Thoughts and prayers. These simple words are meant to encourage. But it seems they have been corrupted by misuse. They are no longer trusted and no longer appreciated.
It used to be that, when someone said they had you in their thoughts and prayers, it meant that they were thinking about you, that they held you close to their heart. Even more, prayer suggests that they are holding you up to their own deepest sense of comfort and support, the Divine. Whatever they understand the greatest and most powerful force in the world to be, that’s where they want to place you. But now the phrase has been cheapened.
To be fair, people say “thoughts and prayers” when they don’t know what else to say. It is a part of the fragile character of existence that there are often circumstances for which there are no words and no actions that can make things better. In the current cultural moment, these unspeakable events happen so regularly that, well, there’s nothing left to say.
In the Church, we have done a poor job of teaching people about prayer. Though we caution against it, we tend to think of prayer as God’s request line. It’s not a very good one; we rarely get what we want. However, prayer certainly stands as the articulation of our hopes. But, in the words of Christian theologian Miroslav Volf, “There is something deeply hypocritical about praying for a problem you are unwilling to resolve.”
My niece is a target shooter. She’s very good. Like, serious talk of Olympics good. There is no doubt that she has talent, but she also gets to school early every day to get in an hour of practice and stays late for another hour. She has been known to set up an air rifle target in a long hallway in her house when she can’t get to the range. She knows how good she wants to be and could be, but she doesn’t just offer thoughts and prayers and hope for the best. She shows up and does the work to bridge the gap between what is and what might be.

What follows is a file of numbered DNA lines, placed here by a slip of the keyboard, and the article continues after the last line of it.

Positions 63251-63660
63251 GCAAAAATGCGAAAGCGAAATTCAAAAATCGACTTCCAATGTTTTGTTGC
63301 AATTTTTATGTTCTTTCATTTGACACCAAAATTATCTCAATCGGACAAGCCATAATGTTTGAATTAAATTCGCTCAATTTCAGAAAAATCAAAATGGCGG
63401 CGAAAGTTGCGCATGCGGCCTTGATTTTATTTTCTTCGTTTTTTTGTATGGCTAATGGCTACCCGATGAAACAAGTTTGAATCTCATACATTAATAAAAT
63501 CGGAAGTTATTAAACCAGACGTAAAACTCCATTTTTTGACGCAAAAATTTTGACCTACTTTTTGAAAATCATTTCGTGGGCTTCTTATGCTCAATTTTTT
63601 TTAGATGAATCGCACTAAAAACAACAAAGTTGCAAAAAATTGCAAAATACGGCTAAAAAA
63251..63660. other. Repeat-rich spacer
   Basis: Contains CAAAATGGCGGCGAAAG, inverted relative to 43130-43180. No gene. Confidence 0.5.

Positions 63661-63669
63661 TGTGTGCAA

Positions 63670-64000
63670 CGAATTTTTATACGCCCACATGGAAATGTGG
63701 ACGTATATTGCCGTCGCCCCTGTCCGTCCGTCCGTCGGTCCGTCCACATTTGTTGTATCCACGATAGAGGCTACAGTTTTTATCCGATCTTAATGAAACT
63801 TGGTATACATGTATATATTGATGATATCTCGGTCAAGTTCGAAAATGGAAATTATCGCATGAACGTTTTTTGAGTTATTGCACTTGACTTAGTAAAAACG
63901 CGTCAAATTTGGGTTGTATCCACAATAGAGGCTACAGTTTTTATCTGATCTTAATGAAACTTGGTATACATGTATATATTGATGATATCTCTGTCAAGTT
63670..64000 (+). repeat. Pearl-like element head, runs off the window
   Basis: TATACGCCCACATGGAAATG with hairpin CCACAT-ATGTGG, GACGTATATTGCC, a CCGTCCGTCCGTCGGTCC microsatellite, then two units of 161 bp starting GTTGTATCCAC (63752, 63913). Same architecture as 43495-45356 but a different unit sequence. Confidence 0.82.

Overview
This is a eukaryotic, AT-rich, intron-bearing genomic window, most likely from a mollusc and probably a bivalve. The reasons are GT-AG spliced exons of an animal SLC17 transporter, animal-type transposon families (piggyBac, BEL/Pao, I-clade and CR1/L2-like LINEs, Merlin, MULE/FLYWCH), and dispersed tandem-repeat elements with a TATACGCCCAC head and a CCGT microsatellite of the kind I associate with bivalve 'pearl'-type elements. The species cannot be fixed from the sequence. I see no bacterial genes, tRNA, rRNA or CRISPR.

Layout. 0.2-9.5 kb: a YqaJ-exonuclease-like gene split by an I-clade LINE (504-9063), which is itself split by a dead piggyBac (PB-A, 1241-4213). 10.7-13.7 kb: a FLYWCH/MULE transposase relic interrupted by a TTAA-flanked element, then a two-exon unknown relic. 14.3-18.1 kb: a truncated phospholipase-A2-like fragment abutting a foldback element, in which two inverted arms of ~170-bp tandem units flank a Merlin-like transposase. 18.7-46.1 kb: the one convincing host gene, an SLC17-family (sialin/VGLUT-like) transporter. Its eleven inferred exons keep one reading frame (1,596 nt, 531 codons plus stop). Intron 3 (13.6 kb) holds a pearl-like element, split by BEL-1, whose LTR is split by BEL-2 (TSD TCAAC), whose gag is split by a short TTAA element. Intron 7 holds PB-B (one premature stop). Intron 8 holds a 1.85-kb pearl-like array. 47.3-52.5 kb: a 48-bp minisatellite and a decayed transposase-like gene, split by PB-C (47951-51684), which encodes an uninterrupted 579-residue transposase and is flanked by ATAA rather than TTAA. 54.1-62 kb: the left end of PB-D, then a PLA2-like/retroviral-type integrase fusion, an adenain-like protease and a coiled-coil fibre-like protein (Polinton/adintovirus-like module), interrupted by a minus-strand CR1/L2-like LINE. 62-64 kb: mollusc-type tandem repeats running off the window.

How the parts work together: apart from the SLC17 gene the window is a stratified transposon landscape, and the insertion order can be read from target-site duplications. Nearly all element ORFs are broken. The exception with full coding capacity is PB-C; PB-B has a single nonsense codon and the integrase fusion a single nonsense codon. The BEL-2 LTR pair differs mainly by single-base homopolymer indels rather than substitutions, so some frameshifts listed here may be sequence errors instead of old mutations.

Prayer is the same way. Yes, it is the articulation of our hopes, but it is also a practice that forms us into the sort of people who will make those hopes real. In prayer, we train ourselves to see the world differently. The thing we wish for is foremost in our hearts and minds so that we never miss an opportunity to step closer to that new reality.
But when it comes to the seemingly intractable problems of our day – increasingly intense natural disasters caused by climate change; the crushing causes and effects of income inequality; and the perpetually current problem of gun violence – thoughts and prayers are offered as a substitute for action. As the governor of Ohio recently discovered, we see you.
So keep praying. And keep thinking. Think about whom your prayers are forming you into and what actions follow from that. If arming yourself or others is your response to gun violence, then your prayer is for violence and death. That is what you are practicing. That is what you become. Or, if you call yourself a Christian, you can do as Jesus calls us to do and take up your cross daily and die for the sake of the Gospel. While you discern your path, I’ll keep you in my thoughts and prayers.